We discussed the recent move to the top of the trading range of Bitcoin and beyond for Ethereum as well as the continued overreach of the SEC regarding regulation.
Read the video transcript
Good afternoon, everyone. It’s Friday, July 22nd, and after skipping a week, it’s time for this week in crypto. I’m Dave Weisberger, the CEO of Coin Routes. And let’s talk first about the markets, and then we’ll talk a bit about regulation being one of my favorite topics. So as far as the market is concerned, particularly, you’re talking about a tale of two markets, you’re talking about bitcoin, you’re talking about ethereum.
Bitcoin more or less has gone through the top of the four week trading range, but it’s kind of stuck right towards the top of that, maybe slightly above it. It’s mirroring almost exactly what the Nasdaq has been doing at this time, which shouldn’t give incredible heart to people, except for the fact that the market has seemed to rally as the likelihood of more shoes to drop have decreased. So with Celsius declaring bankruptcy since we last talked, really, there hasn’t been a whole lot of downward movement. It’s interesting that the market effectively assimilated the news that Elon Musk sold almost a billion dollars worth of bitcoin in the second quarter with pretty much a yawn, and has tracked, you know, pretty much the other markets and what it was doing over the same period of time.
It’s also tracked with a yawn, bitcoin mining difficulty going down as it adjusts due to heatwaves in the United States, and the hash rate is still pretty strong, and the metrics in the network are still pretty strong, showing more moves towards stronger hands versus weaker hands to everything we’ve been talking about. So the fact is, the thesis that I promulgated last time, that we are in the eye of the hurricane basically, is still pretty much intact. I think that the summer seems to be sort of a respite. We’ll see the European bank, central bank raise rates half a point, which I don’t think was a terrible surprise, but it wasn’t certain either. And we’ll see how the Fed continues to move as we enter into the fall.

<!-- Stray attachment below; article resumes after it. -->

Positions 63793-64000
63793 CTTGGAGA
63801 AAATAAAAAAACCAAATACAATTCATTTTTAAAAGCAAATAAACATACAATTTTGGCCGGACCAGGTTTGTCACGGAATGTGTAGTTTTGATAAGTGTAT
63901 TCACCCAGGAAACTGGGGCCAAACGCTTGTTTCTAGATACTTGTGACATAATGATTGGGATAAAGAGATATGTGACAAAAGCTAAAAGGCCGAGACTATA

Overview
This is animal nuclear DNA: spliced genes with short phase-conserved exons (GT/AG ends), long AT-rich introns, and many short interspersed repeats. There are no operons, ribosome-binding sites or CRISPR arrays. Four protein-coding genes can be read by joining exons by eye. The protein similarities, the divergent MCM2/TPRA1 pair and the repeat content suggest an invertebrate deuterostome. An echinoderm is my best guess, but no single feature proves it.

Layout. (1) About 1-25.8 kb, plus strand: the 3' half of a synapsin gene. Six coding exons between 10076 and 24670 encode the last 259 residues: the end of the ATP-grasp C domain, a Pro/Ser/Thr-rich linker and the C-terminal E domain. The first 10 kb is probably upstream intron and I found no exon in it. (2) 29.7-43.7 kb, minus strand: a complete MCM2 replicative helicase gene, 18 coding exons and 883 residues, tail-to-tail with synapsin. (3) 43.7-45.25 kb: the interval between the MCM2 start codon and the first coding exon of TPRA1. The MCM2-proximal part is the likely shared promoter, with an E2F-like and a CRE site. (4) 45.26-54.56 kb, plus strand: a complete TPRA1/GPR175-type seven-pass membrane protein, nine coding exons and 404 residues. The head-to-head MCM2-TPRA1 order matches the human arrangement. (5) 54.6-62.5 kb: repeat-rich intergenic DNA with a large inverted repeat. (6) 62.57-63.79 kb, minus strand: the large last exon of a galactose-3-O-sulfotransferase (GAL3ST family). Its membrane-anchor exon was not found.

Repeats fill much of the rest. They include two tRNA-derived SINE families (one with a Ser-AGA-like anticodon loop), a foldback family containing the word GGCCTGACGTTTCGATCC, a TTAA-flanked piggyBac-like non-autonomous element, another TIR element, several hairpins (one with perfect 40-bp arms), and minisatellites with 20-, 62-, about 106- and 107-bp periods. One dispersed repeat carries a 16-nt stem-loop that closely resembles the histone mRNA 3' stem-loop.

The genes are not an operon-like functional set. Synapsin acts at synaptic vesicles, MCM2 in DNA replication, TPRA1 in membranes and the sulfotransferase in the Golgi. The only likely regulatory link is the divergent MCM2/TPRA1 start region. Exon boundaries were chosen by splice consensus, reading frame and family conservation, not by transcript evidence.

The most interesting thesis when it comes to bitcoin, however, is from CryptoHayes, who has had a remarkable record of prognostication, his notion that the market would be linked to risk assets, predominantly the Nasdaq, until it delinks, I absolutely adhere to, and my thought process is simple. He makes the argument, and I’ve seen others do, that the Fed will at some point need to act to save Europe and Japan and potentially keep the US out of a deepening recession. The argument is that we are already in recession. It will be reported that way within the next couple of weeks, but we shall see.
The point on this thesis is that the trailing edge of the hurricane, as risk assets start to get pounded as rates continue to rise, is that it might very well happen that the Fed actually opens liquidity spigots while raising rates at the same time in order to try to engineer that soft landing. We’ll see what happens. But I continue to think that it is a distinct possibility that if we do see another leg down, that will be the time that bitcoin will decouple. It is worth mentioning Ethereum, which has had a pretty strong move, much stronger upwards than Bitcoin over the last couple of weeks, certainly in the last week or two as we approach the merge. This is a big deal for Ethereum. We’ve been disappointed before. We will see how it happens. But it’s absolutely worth looking at. If Ethereum has a major upside break in its relationship to bitcoin, that could also be indicative and it’s something people to watch. So that’s the markets.